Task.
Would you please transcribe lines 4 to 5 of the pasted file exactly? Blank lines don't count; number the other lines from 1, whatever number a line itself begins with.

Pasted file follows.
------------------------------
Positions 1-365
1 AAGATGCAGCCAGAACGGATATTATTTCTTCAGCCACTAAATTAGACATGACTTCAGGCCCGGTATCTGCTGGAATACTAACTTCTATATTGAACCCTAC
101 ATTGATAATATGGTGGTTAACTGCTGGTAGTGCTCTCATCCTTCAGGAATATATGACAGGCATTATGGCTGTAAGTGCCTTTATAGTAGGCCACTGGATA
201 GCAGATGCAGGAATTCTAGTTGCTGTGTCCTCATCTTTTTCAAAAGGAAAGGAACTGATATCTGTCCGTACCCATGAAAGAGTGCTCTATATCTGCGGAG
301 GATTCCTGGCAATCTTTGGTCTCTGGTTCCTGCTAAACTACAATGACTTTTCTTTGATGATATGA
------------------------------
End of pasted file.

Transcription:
201 GCAGATGCAGGAATTCTAGTTGCTGTGTCCTCATCTTTTTCAAAAGGAAAGGAACTGATATCTGTCCGTACCCATGAAAGAGTGCTCTATATCTGCGGAG
301 GATTCCTGGCAATCTTTGGTCTCTGGTTCCTGCTAAACTACAATGACTTTTCTTTGATGATATGA